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Global Worming News, Issue #104
June 10, 2014

How to brew worm tea


I trust you are well and your worm farm is in full swing. Today I want to deal with the subject of brewing worm tea.

We regularly get questions from worm composting friends that refer to worm tea and so I thought it would be a good opportunity to share some of my thoughts about it and hopefully either confirm your own experiences or clarify things for some of you who haven't engaged with the subject yet.

What will you need to brew worm tea?

To brew a good worm tea you'll need...

- a bucket of at least 10 liters / or 2.2 gallons, - chlorine free water, - a food source (molasses) for the micro organisms that you want to multiply - a fish tank air pump - and some worm castings.

A simple brewing recipe worked out for 20 liters / 5.29 gallons

Once you got everything in place:

1.Fill your bucket with water that is chlorine free. If you don’t have access to pond water add the air stone, switch on the air pump for 12 hours and let the chlorine evaporate.

2.Add 1kg / 2.2 pounds of pure worm castings

3. Add 25 ml / 1 tablespoon of molasses

4. Let the air pump run for 24 hours

5. Remove the air stone

Why 24 hours? It is difficult to work out exactly when the food source which in most cases is molasses will be running out but most worm composting experts estimate it to be after around 24 hours.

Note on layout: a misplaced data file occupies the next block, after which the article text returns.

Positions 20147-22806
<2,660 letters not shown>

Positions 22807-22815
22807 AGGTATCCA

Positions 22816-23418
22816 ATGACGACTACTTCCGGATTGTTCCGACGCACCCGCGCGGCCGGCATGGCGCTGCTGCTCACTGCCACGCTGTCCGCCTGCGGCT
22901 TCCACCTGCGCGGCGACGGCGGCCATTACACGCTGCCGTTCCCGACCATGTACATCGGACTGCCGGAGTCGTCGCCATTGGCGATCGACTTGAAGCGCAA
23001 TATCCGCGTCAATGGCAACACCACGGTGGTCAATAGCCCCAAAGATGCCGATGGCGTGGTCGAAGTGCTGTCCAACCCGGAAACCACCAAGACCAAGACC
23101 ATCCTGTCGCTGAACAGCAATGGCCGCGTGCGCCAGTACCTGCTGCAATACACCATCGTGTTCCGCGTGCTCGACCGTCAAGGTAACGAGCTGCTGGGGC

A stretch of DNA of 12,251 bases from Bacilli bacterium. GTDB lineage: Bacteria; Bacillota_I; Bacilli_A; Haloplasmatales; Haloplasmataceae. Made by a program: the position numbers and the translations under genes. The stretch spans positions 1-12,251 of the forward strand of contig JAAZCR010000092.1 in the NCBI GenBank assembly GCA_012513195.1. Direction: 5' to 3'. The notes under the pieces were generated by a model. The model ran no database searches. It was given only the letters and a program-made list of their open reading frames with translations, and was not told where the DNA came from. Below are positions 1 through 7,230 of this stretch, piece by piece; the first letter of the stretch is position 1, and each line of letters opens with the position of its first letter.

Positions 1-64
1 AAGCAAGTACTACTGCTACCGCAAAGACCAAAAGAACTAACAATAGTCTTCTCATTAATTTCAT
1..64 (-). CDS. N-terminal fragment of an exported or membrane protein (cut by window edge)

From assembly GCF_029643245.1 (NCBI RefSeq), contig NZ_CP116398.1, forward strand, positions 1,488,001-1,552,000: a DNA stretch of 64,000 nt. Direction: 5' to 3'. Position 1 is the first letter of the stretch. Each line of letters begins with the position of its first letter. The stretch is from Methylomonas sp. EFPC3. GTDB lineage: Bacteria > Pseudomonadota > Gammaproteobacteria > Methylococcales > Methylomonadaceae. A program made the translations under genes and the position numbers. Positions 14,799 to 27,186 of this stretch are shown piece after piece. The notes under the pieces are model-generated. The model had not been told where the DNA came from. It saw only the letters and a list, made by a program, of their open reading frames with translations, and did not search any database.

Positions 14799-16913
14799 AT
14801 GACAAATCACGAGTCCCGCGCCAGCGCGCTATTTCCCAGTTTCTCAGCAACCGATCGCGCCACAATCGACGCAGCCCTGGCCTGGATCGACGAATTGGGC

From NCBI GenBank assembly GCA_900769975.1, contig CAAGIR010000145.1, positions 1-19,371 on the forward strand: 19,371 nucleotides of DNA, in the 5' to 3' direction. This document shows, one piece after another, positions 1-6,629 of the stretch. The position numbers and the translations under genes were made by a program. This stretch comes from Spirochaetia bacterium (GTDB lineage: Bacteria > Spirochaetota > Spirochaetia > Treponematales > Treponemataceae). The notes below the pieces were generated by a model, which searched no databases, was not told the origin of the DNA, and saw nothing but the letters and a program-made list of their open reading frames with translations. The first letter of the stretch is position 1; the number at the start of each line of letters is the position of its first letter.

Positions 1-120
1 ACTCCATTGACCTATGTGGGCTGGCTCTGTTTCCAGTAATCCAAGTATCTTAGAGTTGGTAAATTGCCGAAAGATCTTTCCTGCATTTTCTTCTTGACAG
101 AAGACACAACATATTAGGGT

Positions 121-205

At this stage the worm tea should be at its best with the most beneficial micro organisms active that the tea can possibly hold and produce.

Once the micro organisms have used up all the molasses they will soon start to starve and die...

If you want to make some extra money with your worm farming project why don't you get yourself a copy of my book

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The worm tea should be used as quickly as possible (within a few hours) to offer plants and soil the best treatment they can get.

Worm tea will stay beneficial for a longer period but will definitely be at its best fresh.

In my opinion it doesn't make sense to brew your worm tea for 48 hours or even longer as you just would have to add more molasses to your brew at a later stage to keep the micro organisms alive.

Have a look out our worm tea brewing page to get some more information about worm tea.

If you have any further questions or suggestions please feel free to contact us.

We love to hear from you.

All the best and happy brewing

Stephan Kloppert Author of "How to start a profitable worm business on a shoestring budget"

More worm tea information


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